So I'm heads down in Rusty Harold's and Scott Means XML in a Nutshell and I get to a very small chapter about RDDL which I had never heard about before. Sooooo amusing because I've done exactly this. Before I grokked URNs (which was what, like an hour ago? Just kidding...) I couldn't figure out why the hell they looked like URLs if they weren't. What does "http://" have to do with a unique identifier? This snippet explains that I'm not the only one that's noticed this:
What's at the End of a Namespace URL?
The people who wrote the namespaces specification couldn't agree on what should be put at the end of a namespace URL. Should it be a DTD, a schema, a specification document, a stylesheet, software for processing the application, or something else? All of these are possible, but none of them are required for any particular XML application. Some applications have DTDs; some don't. Some applications have schemas; some don't. Some applications have stylesheets; some don't. Thus, for the most part, namespaces have been purely formal identifiers. They do not actually locate or identify anything.
Namespaces in XML specifically states that "The namespace name, to serve its intended purpose, should have the characteristics of uniqueness and persistence. It is not a goal that it be directly usable for retrieval of a schema (if any exists)." That is, it is not required that there be anything in particular, such as a DTD or a schema, at the end of the namespace URL. Indeed, it's not even required that the namespace name be potentially resolvable. It might be an irresolvable URN such as urn:isbn:1565922247. On the other hand, this doesn't say that there can't be anything at the end of a namespace URL, just that there doesn't have to be.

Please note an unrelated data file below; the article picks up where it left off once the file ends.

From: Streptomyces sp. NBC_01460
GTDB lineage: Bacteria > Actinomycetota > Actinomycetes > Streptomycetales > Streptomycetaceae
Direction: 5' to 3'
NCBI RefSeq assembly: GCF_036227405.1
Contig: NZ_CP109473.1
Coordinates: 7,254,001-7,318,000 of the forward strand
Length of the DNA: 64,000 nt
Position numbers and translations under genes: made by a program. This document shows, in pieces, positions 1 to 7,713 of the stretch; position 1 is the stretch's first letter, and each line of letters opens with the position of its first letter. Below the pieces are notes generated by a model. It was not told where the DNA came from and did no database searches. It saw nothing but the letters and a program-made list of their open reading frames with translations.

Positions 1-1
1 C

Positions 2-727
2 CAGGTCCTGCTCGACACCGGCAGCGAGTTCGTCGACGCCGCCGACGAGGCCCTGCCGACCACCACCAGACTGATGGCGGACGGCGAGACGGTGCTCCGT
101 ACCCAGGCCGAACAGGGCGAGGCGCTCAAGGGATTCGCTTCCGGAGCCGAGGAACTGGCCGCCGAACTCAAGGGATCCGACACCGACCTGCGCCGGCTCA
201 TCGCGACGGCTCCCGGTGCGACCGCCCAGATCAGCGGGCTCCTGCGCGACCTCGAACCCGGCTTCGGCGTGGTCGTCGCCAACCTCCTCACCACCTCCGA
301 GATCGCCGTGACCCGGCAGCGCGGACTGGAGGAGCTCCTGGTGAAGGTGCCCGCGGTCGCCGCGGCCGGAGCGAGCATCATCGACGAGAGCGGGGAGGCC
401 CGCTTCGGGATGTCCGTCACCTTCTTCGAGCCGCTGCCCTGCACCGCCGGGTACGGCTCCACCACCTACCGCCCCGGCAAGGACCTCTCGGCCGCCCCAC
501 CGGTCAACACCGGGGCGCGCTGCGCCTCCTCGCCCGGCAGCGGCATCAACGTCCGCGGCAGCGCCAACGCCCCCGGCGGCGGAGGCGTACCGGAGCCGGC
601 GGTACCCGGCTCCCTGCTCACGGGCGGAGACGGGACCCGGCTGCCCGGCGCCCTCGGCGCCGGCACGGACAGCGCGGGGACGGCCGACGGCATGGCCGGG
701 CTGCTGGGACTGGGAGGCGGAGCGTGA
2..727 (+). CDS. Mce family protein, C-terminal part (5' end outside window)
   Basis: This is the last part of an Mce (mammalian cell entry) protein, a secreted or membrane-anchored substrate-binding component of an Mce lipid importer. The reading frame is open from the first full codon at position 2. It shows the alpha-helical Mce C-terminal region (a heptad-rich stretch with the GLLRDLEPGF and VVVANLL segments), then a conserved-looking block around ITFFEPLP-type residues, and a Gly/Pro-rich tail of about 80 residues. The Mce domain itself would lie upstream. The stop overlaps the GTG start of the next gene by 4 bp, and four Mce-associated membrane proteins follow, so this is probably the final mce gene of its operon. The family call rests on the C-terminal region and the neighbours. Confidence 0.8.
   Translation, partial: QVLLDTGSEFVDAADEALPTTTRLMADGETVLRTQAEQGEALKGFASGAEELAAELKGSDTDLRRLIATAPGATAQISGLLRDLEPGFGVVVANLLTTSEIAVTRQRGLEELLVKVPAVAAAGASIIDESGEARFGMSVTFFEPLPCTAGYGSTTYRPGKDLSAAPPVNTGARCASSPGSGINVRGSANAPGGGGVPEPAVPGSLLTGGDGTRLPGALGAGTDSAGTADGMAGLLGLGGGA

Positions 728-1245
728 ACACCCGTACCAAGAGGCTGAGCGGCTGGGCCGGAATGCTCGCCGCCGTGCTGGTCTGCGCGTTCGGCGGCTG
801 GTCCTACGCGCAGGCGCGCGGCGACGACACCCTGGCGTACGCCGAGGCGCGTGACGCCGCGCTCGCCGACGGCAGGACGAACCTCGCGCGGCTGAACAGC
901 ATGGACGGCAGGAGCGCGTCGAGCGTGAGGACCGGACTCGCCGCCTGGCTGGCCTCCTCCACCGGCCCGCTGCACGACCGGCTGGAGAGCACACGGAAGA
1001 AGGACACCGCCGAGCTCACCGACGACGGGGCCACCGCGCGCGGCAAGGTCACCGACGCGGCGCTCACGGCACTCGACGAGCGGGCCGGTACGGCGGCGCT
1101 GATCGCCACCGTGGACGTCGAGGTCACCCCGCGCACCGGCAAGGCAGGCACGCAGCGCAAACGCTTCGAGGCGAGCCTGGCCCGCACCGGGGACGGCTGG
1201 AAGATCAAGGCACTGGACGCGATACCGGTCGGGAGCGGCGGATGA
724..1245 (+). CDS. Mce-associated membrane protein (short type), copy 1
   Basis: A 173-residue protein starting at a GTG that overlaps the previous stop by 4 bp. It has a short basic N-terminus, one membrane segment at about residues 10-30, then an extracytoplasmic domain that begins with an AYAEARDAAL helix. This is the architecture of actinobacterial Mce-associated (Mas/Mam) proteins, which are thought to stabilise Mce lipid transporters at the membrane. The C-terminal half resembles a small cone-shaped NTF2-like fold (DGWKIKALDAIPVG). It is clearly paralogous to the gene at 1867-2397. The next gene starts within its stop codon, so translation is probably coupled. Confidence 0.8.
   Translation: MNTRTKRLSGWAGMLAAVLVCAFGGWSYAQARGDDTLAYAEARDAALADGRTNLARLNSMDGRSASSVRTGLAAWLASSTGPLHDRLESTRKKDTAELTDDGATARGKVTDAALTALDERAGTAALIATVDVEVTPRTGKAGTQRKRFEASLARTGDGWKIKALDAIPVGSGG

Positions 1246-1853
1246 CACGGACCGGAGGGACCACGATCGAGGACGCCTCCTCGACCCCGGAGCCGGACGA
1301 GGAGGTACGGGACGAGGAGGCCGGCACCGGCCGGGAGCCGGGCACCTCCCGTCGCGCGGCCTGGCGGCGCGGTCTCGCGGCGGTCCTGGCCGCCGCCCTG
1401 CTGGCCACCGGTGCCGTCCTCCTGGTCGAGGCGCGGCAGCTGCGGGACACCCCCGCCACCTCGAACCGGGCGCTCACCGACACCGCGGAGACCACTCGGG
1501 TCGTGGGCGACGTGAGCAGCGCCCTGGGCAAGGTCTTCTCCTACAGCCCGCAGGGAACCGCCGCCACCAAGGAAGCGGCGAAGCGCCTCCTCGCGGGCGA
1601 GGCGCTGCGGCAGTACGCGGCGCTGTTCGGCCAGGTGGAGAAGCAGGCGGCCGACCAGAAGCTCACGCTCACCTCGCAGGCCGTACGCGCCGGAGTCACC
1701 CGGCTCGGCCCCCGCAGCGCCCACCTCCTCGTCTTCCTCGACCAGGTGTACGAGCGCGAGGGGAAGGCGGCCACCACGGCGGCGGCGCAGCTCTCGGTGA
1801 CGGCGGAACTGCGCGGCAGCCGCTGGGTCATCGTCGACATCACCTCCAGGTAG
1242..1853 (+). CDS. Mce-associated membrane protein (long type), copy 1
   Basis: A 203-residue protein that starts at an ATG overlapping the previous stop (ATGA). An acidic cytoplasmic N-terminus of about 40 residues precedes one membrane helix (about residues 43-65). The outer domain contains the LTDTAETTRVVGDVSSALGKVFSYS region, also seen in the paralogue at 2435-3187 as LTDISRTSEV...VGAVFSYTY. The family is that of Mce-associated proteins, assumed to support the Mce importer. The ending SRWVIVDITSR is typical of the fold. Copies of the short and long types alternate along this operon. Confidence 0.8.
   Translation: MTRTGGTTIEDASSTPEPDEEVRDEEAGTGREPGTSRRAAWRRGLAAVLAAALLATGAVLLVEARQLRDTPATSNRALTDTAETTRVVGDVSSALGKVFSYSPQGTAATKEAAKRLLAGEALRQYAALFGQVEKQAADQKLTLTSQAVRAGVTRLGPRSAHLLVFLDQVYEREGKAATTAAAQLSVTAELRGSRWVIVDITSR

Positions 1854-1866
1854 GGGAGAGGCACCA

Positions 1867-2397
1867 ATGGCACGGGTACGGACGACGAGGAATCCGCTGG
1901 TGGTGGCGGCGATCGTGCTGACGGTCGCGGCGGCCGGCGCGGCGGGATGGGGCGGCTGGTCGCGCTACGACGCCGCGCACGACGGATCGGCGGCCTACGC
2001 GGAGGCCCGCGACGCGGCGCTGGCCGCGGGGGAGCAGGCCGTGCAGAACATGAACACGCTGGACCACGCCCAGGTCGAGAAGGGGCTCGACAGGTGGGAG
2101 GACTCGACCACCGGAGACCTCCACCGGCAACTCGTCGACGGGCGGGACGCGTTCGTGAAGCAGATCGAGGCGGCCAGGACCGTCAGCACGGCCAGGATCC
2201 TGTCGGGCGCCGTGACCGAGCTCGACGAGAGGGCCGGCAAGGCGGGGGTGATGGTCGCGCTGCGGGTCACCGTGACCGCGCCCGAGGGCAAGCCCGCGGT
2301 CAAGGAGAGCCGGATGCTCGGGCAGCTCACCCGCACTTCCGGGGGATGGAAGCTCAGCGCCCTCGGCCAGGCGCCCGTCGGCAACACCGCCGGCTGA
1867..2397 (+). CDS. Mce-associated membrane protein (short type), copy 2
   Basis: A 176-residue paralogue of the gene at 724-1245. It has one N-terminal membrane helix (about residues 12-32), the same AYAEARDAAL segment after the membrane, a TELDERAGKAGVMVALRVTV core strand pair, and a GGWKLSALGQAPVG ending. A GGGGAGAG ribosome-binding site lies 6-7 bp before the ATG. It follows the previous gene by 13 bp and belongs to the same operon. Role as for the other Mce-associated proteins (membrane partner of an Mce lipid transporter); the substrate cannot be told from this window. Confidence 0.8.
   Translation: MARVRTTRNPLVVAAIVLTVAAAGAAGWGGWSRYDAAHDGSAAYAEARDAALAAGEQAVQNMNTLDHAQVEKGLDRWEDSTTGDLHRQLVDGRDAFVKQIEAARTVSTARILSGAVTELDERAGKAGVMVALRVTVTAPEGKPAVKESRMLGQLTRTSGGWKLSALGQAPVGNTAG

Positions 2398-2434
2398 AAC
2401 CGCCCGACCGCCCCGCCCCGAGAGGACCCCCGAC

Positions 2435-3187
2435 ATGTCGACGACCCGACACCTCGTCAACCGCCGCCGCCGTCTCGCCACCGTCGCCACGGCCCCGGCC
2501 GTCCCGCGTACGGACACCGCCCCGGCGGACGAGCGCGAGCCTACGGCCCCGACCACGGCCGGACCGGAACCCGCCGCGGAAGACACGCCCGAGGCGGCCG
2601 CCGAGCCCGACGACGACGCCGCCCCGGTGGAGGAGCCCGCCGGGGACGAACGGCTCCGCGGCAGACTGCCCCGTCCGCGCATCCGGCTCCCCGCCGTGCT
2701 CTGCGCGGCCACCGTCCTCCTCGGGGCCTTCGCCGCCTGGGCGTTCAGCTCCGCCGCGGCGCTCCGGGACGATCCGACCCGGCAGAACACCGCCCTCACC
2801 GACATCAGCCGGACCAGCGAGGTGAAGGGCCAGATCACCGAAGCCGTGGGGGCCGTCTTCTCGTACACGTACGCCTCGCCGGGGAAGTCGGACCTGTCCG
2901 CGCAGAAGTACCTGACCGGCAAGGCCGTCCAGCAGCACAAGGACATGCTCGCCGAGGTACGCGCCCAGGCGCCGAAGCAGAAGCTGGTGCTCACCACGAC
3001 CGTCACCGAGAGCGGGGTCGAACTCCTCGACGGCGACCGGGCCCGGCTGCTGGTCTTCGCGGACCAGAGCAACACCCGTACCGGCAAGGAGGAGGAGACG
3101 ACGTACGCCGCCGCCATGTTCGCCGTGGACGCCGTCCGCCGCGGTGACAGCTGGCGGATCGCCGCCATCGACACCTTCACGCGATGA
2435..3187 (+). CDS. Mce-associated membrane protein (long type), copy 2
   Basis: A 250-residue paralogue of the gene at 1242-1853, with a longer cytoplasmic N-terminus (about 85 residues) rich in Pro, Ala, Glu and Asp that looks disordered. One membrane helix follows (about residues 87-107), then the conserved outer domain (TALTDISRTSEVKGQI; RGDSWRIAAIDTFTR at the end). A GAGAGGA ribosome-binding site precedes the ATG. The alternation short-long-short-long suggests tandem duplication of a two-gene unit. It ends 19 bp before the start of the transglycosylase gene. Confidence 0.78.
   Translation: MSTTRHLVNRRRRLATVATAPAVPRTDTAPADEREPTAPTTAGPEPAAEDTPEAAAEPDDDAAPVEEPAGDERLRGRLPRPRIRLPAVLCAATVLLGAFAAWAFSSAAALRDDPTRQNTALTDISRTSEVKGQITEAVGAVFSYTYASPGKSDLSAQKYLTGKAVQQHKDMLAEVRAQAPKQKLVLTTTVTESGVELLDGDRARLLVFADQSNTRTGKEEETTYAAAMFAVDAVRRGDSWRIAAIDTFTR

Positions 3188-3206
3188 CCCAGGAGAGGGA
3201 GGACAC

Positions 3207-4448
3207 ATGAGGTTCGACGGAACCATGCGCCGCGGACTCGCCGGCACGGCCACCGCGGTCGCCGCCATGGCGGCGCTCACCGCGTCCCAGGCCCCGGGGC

Nonetheless, this hasn't stopped numerous developers from typing namespace URLs into their web browser location bars and filling the error logs at the W3C and elsewhere with 404 Not Found errors. It hasn't stopped weekly questions on the xml-dev mailing list about whether it's possible to parse an XML document on a system that's disconnected from the Net. Eventually, the membership of the xml-dev mailing list reached consensus that it was time to put something at the end of namespace URLs, even if they didn't have to.
However, the question still remained, what to put there? All the reasons for not choosing any one thing to put at the end of a namespace URL still applied. Rick Jelliffe suggested fixing the problem by introducing an additional layer of indirection, and Tim Bray proposed doing it with XHTML and XLinks. Instead of putting just one of these at the end of the namespace URL, an XML document containing a list of all the things related to the XML application identified by that particular URL could be put at the end of the namespace URL.
Experience had proven that when presented with a string beginning with http, developers would type it into a browser location bar.* Therefore, the basic syntax of RDDL had to be something that looked reasonable when loaded into a browser: preferably, HTML. Furthermore, to make machine processing simple, it also had to be well-formed, perhaps valid, XML. Naturally, XHTML came to mind, and modular XHTML provided just enough extensibility to permit the extra syntax RDDL needed.
* In the immortal words of Claude L. Bullard, "All the handwaving about URN/URI/URL doesn't avoid the simple fact that if one puts http:// anywhere in browser display space, the system colors it blue and puts up a finger. The monkey expects a resource and when it doesn't get one, it shocks the monkey. Monkeys don't read specs to find out why they should be shocked. They turn red and put up a finger."
Love it. Nothing better than being heads down in a tech book and getting a good chuckle.